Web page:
Maj-Gen. Topolansky hands in resignation after loosing sensitive laptop

Maj-Gen. Hagai Topolansky to be questioned under caution.

December 14, 2016 13:40
1 minute read.

The Kirya military headquarters in Tel Aviv. (photo credit: BENY SHLEVICH/WIKIMEDIA COMMONS)

IDF Chief of Staff Lt.-Gen. Gadi Eisenkot accepted the resignation of Maj.-Gen Hagai Topolansky, head of the Israeli military’s manpower directorate, on Wednesday evening after it was revealed a laptop carrying sensitive information was stolen from his possession.

It was revealed on Wednesday that police had been called to Topolansky’s home in Be’er Tuvia in southern Israel early on Tuesday morning and details of the investigation were kept under gag order until Wednesday.

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According to an IDF statement, Eisenkot noted that Topolansky was “a respected officer and fighter pilot, who gave his life for the security of the State of Israel.”

As the stolen computer is IDF property, military police launched an investigation and questioned Topolansky under caution where he explained what kind of information was on the computer.

According to IDF protocol,  military officers are forbidden from leaving military computers in their homes or cars where they are at risk of being stolen, to prevent classified information from falling into the wrong hands.  Military laptops containing classified material must be kept locked in the base's vault.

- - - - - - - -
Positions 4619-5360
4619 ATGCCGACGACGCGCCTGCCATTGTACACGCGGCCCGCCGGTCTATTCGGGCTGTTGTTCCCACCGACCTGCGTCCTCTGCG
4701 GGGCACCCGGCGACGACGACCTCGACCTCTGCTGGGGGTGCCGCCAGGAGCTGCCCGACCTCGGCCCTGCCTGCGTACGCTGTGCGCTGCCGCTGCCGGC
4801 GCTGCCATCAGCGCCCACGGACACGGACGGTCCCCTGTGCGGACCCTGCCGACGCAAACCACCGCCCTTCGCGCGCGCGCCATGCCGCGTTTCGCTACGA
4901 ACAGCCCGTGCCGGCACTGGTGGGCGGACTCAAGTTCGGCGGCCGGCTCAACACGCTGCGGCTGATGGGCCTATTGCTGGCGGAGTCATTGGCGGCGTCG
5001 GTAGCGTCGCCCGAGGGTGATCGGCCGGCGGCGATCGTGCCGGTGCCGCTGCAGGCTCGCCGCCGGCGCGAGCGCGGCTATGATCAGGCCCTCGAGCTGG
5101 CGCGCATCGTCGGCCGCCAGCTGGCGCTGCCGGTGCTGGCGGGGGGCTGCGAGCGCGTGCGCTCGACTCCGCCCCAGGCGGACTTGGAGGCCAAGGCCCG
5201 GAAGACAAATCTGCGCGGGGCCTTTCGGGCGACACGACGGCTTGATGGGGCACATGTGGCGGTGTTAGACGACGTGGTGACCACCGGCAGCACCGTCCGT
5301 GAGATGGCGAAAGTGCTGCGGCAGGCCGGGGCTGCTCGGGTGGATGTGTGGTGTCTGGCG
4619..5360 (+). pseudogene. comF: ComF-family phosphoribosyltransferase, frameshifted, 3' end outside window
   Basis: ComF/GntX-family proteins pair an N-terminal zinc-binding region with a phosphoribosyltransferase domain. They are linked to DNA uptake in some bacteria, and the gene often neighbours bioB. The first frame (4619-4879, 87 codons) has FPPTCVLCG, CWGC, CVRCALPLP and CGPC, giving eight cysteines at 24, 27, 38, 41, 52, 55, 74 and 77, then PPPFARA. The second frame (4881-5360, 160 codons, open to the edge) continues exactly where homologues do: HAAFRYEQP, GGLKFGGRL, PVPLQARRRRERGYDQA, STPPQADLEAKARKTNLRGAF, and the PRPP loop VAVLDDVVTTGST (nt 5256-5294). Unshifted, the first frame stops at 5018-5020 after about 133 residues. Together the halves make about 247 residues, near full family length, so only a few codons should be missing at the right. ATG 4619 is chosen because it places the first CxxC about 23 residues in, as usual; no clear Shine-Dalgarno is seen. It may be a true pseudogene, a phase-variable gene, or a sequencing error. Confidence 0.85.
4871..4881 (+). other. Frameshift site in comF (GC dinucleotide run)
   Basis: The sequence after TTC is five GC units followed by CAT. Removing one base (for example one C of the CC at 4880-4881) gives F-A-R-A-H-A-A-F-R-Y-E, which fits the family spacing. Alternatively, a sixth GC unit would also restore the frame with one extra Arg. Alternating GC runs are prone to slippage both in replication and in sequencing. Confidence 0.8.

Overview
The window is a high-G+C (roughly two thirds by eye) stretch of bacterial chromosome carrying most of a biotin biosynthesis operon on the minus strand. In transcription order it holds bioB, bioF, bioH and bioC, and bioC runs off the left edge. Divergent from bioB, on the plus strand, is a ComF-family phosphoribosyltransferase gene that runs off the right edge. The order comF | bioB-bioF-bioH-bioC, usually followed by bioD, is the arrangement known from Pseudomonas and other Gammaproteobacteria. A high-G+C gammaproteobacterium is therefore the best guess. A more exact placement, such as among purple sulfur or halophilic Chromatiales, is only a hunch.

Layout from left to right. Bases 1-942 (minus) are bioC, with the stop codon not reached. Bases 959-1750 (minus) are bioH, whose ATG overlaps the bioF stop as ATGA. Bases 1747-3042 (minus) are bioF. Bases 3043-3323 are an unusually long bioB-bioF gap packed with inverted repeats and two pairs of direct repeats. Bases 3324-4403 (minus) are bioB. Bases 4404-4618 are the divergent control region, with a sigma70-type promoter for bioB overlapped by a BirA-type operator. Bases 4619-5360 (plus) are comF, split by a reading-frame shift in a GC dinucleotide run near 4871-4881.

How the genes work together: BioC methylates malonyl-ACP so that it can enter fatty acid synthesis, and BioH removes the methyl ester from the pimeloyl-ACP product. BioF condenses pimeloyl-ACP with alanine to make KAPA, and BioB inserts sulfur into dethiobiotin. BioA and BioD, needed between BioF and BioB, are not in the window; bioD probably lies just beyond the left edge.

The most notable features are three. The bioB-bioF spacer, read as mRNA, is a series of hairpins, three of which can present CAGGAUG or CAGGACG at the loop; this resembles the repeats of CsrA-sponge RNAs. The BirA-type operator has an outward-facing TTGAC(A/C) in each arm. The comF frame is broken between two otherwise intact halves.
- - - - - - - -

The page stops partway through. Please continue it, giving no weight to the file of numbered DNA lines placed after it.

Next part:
Maj.Gen Topolnsky is said to have told Eisenkot that he had been brought up to take responsibility his whole life, and hoped that his resignation would deliver the “right message” to public servants.

The head of the Manpower Directorate’s Planning Division, Brig.-Gen. Meirav Kirshner, will fill his role until a permanent replacement is found.

The IDF has in the past dismissed officers from their positions after their military laptops were stolen. A lieutenant colonel in the air force was suspended for two weeks in October after his computer was stolen, and last year Lt.Col. Ilan Levy, an artillery commander in the northern command was dismissed after his car was stolen with military documents inside.  The documents were later found in the West Bank by the Shin Bet.

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